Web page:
I basically devoured this in one sitting. Chilton was the ultimate enigma, or at least that's how I explain my interest. The author has done a fine job piecing the story together around infrequent but engaging interviews Chilton gave over the years. The Cub Koda Goldmine interview must have been a great read because Chilton didn't pull many punches. Bruce Eaton got more in his concentration on Big Star's Radio City (my favorite), although Chilton seemed dismissive about his masterpiece. Chilton was enormously talented as a songwriter, singer, and guitar player and his best work was decades paying him any recompense while he sank into a dissolute life, presumably embittered by the evaporation of his best work due to the malfeasance of Stax Records management and a corporate shakeup at CBS. There was also an appalling family tragedy and the imponderable effects of the leap from psych ward to chart-topper at sixteen years old. In the end Chilton escaped the dissolute life by going all the way down to dishwasher while consulting the saner writings of Wilhelm Reich (even though he quit high school to be a pop singer). The later music seems to have been beyond ironic, meaningful to the singer and incomprehensible to the audience. Once belated recognition was available he seemed to disdain it. I expect any listener deeply affected by Chilton's songs and performances will find this hard to put down.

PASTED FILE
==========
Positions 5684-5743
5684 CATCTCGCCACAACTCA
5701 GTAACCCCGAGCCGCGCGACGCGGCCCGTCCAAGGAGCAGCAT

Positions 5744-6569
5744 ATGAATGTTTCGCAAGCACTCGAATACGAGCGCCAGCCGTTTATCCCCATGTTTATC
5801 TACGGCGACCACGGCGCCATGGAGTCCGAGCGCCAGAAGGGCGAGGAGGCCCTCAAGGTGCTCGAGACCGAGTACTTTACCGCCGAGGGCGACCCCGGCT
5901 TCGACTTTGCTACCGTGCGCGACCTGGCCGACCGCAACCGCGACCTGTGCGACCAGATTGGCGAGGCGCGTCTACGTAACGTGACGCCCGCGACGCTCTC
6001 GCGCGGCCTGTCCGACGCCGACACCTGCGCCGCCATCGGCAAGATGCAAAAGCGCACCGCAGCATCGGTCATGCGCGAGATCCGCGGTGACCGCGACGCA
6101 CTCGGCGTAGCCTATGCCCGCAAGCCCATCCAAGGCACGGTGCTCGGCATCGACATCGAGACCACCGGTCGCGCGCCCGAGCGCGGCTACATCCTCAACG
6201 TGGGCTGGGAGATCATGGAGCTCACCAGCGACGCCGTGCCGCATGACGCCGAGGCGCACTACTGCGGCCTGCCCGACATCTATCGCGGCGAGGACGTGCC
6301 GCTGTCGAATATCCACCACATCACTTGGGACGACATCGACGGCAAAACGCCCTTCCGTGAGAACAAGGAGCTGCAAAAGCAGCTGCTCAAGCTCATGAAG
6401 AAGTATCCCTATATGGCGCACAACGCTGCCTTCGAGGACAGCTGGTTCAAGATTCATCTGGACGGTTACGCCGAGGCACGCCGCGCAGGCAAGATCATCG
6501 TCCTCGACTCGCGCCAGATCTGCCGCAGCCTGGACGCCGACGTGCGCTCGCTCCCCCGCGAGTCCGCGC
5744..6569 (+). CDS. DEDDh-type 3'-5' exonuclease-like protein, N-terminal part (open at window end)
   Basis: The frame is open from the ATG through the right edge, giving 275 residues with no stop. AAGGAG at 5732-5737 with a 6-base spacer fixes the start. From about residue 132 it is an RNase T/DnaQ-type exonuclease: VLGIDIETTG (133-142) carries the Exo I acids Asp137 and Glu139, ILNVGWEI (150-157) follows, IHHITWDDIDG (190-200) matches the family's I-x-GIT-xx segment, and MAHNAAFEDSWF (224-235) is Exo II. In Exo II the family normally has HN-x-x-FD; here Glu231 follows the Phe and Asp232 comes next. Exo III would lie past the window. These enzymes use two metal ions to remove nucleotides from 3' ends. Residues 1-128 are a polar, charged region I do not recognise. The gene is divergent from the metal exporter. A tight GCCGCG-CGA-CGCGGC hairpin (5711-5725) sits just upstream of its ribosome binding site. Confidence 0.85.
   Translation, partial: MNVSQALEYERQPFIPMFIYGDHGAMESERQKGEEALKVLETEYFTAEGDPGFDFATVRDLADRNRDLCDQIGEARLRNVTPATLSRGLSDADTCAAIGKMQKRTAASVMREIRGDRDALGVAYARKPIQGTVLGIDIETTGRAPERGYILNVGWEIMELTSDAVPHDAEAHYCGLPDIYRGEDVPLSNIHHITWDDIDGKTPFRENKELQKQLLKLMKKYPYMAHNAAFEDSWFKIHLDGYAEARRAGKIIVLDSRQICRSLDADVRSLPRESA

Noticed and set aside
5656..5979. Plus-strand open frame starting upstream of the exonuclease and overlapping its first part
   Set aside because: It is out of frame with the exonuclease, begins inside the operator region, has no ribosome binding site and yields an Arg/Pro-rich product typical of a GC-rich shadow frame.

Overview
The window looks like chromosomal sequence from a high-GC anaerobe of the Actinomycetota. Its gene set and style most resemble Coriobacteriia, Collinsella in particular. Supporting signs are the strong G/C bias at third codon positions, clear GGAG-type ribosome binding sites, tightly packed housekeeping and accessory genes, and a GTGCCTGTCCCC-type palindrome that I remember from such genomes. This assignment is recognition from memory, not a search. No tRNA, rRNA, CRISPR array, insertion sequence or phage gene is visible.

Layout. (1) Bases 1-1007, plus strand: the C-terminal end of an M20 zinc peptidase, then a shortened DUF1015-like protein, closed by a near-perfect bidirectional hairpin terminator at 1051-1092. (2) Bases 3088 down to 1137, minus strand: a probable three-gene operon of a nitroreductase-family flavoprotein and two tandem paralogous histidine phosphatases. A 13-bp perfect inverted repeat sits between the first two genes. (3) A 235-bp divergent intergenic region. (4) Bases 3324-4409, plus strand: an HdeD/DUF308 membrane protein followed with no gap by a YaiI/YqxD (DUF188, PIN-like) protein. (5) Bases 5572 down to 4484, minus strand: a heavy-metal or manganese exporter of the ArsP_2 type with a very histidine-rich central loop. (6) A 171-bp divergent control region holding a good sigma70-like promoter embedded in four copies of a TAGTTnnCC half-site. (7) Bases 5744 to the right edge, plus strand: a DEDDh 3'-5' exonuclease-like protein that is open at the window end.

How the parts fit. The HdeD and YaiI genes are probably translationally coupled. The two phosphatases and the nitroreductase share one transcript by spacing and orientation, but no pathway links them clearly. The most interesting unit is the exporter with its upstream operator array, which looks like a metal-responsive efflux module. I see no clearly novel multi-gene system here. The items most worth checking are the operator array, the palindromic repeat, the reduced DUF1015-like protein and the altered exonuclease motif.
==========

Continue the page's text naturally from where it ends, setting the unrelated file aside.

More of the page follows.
5 internautes sur 5 ont trouvé ce commentaire utile 
A Job Well Done 7 avril 2014
Par Outlier - Publié sur Amazon.com
Format: Relié Achat vérifié